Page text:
Outside Knee Pain

By: Ehren Allen, DPT, COMT

Pain in the outside part of the knee is common with many sports and activities. It is also called "Lateral Knee Pain." The pain can come from several parts of the knee. 

Outside Knee Pain Causes

The most common causes of pain on the outside of the knee are:

  1. IT Band Syndrome
  2. Lateral Patellofemoral Joint Dysfunction
  3. Arthritis
  4. Lateral Meniscus Tear
  5. Lateral Collateral Ligament Tear (LCL)

IT Band Syndrome 

Iliotibial Band Syndrome or ITB syndrome occurs when there is extra friction from the IT Band rubbing over the lateral condyle of the knee. Tightness in the ITB can also cause the knee cap to pull to the outside.  Both of these issues can cause pain in the knee.

The ITB should glide over the outside bump on the condyle with bending and straightening of the knee. 

The Iliotibial Band is a long thick piece of connective tissue the runs from the outside of the hip, to the knee. The Gluteus Maximus and the TFL attach to it at the hip region. The IT Band attaches to the outside of the knee cap and top of the fibula bone at the knee region. 

Iliotibial band anatomy diagram with labels and numbers to show the specific anatomy.IT Band Anatomy

Causes of Increased Friction in the ITB at the Knee

  • IT Band is too tight
  • Knee angle causes abnormal force 
  • Weakness in the Gluteal muscles
  • Excessive foot pronation 

Ways to Fix IT Band Syndrome

  • Run on the other side of the street - This can change the angle on the knee by switching the direction of the pitch of the road.
  • Add Stability shoes to limit pronation - Custom Orthotics may also be helpful to limit excessive ankle and foot collapse.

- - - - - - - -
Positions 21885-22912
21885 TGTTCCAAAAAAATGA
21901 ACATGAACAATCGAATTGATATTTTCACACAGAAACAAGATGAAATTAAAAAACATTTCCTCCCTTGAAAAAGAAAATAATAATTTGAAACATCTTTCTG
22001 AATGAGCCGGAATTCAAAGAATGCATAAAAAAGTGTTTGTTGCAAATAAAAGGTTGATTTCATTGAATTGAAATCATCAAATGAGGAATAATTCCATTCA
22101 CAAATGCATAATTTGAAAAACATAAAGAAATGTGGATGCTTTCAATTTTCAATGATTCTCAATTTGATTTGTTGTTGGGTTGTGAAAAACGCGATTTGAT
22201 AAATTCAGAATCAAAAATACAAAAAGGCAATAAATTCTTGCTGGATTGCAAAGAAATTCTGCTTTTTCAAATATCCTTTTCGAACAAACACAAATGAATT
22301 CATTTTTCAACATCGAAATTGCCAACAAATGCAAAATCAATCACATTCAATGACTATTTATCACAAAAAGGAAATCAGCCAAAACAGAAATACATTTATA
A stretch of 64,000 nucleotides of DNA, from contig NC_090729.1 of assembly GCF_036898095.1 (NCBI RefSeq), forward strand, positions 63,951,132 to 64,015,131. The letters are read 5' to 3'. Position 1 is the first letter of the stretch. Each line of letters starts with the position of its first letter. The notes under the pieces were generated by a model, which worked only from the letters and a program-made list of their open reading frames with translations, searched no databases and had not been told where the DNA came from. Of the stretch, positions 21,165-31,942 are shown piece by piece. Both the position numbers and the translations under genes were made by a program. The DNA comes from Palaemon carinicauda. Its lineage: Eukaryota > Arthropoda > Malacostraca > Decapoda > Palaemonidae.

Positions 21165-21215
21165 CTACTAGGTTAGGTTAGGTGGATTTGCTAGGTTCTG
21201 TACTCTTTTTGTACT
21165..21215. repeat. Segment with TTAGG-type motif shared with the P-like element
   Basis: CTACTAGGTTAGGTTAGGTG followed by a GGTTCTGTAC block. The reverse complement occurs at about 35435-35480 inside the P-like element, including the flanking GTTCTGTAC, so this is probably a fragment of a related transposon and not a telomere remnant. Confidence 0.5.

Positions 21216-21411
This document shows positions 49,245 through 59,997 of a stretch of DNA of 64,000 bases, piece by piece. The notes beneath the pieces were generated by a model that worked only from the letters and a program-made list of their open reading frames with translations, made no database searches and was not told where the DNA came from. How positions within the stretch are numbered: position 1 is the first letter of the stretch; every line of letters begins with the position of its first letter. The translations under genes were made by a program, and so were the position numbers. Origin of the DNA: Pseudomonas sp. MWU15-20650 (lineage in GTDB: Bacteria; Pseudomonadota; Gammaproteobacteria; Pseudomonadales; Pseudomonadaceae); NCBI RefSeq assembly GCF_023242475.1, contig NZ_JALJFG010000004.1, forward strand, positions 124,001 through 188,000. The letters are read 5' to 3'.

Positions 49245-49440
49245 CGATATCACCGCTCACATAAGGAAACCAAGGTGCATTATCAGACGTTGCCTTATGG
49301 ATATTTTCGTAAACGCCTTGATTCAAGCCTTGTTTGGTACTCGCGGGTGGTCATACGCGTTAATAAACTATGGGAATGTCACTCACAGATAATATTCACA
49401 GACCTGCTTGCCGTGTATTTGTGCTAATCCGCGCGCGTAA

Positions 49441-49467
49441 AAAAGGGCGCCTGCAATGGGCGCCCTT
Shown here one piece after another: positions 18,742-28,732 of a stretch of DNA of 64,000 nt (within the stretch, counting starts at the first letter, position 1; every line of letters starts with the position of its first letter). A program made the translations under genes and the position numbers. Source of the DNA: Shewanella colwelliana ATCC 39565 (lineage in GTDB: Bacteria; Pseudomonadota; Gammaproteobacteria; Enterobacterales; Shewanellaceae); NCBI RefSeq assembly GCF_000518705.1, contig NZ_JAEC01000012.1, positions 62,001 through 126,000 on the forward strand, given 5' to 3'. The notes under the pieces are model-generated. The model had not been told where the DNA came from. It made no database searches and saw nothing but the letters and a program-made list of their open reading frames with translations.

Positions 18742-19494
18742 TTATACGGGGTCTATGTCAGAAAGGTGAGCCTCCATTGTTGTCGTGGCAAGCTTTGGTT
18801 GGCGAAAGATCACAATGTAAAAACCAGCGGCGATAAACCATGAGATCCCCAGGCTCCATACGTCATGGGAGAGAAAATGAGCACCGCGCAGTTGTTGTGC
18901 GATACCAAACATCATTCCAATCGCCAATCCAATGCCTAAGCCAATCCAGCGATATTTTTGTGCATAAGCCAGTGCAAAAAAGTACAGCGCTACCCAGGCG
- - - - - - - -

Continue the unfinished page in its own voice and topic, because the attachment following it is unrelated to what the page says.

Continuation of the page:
• Strengthen the Gluteal Muscles - Lying on the side, lift the top leg and keep is straight. Hold 30 seconds, 3X.

Man lying on his side lifting the top straight leg to strengthen the gluteus mediusSide-lying straight leg raise

  • Foam Roller to Release the IT Band - Lying on the side, roll the IT Band over a foam roller. Repeat for about 2 to 3 minutes as tolerated.

woman lying on her side on a foam roller to release the IT band on the leftFoam Roller for the IT Band

Lateral Patellofemoral Knee Pain

Lateral Patellofemoral pain or knee cap pain is one of the most common causes of pain in the knees. This type of knee pain happens when the knee cap rides on the outside part of its groove in the knee.

image of knee anatomy showing lateral patellofemoral pain with arrows pointing to the the lateral patellofemoral region.

Causes of Lateral Patellofemoral Knee Pain 

  • Weakness in the Quadriceps - Weakness in the muscles in the front of the thigh can cause the knee cap to migrate toward the outside of the knee. this can cause excessive wear and tear on the outside of the knee cap and the groove of the femur.
  • Knock Knee Position - When there is an increase in the valgus angle of the knee, the knee cap rides on the outside of the joint.

Diagram showing normal knee angle, increased varus angle or bowlegged position, and knock knee or valgus deformity

  • Weak Hip Abductors and External Rotators - Weak hip external rotators and abductors can cause to pelvis to drop and rotate. This can increase the valgus angle at the knee with single leg activity, running, and jumping.

Fix Lateral Patellofemoral Knee Pain at Home

The best way to correct lateral knee cap pain on your own is with strength exercises. Strengthening the Quadriceps, Gluteus Medius, and Hip External Rotators can help to improve the mechanics of the knee cap in the groove. Try these exercises.

  • Straight Leg Raises - Lie with the leg straight on a surface. Tighten the muscles in the front of the thigh as tightly as possible and lift about 12 inches off the surface. Hold for 5 seconds and repeat 20X.